To help address this, the Government outlined last month a proposal to invest up to a further $8 billion in residential mortgage backed securities. This is intended to assist smaller lenders to finance loans to small business borrowers and support competition in small business lending. It will help support competition in the small business lending market and put downward pressure on small business lending rates.

The Government is also committed more generally to providing better incentives for small businesses to innovate and drive efficiencies, so that they are well positioned to emerge stronger from the global recession.

One example is the new 45 per cent Refundable R&D Tax Credit for companies with an annual turnover of less than $20 million. The aim of the new Tax Credit is to provide more generous, more predictable, and less complex support to business – particularly small business.

Another example of our commitment to support small business is the provision of that $196 million I mentioned earlier, for the establishment of Commercialisation Australia. This initiative will give small and medium-sized companies the power to turn great ideas into commercial reality and support them in taking those ideas to market.

Longer Term Challenges

Now let's step back from all of these numbers and policy measures and adopt a longer-term perspective on some of the investments we need to make to secure our future.

Australia's medium- to long-term economic prospects are bright. Our fortunes remain inextricably linked to those of our Asian neighbours. We stand to benefit greatly from the resumption of the commodities boom. But it must be managed well.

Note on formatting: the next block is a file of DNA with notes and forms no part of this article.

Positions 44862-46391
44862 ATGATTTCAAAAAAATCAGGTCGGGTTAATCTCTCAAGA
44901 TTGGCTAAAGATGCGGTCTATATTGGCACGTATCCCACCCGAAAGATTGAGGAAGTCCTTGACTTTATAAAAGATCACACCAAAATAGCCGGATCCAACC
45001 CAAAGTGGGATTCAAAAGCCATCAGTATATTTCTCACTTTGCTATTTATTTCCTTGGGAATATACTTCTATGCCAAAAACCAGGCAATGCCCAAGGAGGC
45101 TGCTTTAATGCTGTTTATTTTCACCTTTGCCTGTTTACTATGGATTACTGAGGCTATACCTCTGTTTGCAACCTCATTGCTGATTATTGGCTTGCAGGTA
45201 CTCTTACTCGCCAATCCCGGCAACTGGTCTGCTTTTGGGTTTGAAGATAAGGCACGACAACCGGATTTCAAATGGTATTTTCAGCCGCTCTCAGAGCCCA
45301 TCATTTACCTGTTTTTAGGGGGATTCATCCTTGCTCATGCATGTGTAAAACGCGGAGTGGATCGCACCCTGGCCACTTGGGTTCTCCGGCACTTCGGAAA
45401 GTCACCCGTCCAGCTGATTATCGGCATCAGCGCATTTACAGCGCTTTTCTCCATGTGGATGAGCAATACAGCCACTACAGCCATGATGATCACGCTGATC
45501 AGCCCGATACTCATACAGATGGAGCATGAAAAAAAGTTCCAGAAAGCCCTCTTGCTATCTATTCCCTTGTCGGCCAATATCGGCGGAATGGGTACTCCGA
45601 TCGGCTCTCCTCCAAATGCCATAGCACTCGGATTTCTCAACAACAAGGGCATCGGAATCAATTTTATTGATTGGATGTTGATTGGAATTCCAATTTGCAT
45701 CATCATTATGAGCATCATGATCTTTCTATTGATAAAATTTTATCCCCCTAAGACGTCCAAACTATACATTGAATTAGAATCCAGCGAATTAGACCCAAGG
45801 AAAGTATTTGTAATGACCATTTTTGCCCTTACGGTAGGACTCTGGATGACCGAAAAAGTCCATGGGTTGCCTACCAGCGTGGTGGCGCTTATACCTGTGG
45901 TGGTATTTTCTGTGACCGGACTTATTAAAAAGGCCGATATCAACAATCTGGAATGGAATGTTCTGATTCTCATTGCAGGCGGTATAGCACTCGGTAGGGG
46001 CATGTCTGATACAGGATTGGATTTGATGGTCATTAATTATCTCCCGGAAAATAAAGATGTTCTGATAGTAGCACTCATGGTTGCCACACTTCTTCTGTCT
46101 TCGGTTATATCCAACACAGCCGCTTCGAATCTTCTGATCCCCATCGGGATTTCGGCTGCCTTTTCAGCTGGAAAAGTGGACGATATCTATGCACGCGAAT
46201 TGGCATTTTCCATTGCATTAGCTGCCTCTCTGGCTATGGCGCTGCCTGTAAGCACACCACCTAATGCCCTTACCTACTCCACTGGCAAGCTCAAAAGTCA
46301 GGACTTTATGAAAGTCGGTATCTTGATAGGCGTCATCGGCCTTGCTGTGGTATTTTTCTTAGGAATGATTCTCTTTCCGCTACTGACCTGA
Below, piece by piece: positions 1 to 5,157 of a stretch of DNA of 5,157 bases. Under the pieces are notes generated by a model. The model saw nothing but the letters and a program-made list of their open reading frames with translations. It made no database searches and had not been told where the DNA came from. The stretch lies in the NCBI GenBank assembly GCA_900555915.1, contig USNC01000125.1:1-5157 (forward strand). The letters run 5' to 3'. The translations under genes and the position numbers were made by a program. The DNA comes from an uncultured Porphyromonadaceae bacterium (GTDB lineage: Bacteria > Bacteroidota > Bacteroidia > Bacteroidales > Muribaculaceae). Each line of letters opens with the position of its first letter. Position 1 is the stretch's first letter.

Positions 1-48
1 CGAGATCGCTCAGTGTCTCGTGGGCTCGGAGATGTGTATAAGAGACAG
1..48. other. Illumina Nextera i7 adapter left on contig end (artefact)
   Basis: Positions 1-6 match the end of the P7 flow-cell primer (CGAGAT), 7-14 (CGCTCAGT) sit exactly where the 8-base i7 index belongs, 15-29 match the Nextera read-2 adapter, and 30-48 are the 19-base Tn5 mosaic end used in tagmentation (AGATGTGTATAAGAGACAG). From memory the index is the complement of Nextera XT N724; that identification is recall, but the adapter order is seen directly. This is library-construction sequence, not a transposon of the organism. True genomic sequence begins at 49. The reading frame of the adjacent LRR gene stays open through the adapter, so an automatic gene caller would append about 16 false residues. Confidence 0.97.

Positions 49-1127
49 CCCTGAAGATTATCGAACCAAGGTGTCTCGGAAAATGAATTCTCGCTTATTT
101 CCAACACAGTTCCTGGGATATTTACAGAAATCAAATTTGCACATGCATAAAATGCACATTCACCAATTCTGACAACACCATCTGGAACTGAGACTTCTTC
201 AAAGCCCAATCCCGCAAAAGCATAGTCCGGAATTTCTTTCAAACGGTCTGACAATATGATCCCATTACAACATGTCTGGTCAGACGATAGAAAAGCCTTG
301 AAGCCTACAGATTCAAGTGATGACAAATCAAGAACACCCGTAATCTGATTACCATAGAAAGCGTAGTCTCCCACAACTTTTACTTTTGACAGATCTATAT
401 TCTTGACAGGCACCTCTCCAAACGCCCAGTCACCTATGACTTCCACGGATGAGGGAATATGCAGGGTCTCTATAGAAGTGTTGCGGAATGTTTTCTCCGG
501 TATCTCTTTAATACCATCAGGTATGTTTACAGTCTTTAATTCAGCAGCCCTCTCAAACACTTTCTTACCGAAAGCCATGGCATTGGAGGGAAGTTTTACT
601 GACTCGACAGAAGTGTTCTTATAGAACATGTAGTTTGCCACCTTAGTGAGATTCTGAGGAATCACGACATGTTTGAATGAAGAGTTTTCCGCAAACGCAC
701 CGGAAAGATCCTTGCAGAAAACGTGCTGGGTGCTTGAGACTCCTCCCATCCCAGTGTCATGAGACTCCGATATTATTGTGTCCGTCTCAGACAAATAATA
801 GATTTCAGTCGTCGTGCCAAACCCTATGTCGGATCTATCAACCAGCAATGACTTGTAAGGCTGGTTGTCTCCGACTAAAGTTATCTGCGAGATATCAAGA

We enjoy vast mineral wealth that we can transform into permanent benefits for all Australians, now and into the future. Strong, sustained demand for our resources will present immense opportunities and challenges. But we can't fall back into the trap of the previous government, of relying on a commodities boom to support our living standards for ever.

We need policies that enhance our productivity and competitiveness and that expand the economy's long-run capacity. By this I mean policies such as our nation building agenda, our Education Revolution, and ongoing microeconomic reform.

On population and demographic challenges, the third Intergenerational Report is due to be released before the 2010-11 Budget. The last report was released in 2007, and a lot has certainly changed since then. I've indicated that we see population challenges as one of the top issues on the agenda.

And on taxation, I would like to acknowledge the important contribution that Heather is making. We are pursuing a once in a generation opportunity to achieve comprehensive reform of our taxation system to make it fairer, simpler and more competitive.

We expect that the Panel's report will provide us with a sturdy framework for reform that will help us make important decisions into the future. And there will be some difficult policy choices to make.

I'm afraid I won't have much more to say this morning on tax, however. I am due to speak in more detail on that later today and would prefer to keep my powder dry.

And of course, this Government remains committed to tackling climate change and gaining passage of CPRS legislation this year. Passage of CPRS legislation will help provide certainty to industry and will provide the necessary policy framework to put us on a sustainable low-carbon growth path over the coming decades.

Conclusion

I thank you again for what you've done to help make Australia the best-performing of the advanced economies. What you've done to hold on to most of your workers. And what you've done to ensure we are well-positioned for recovery.

It's the sort of commitment and leadership you have exhibited in recent months that we're going to need if we're to meet the big challenges on our horizon.

I look forward to your questions, or even if you just want to express a view I'm all ears.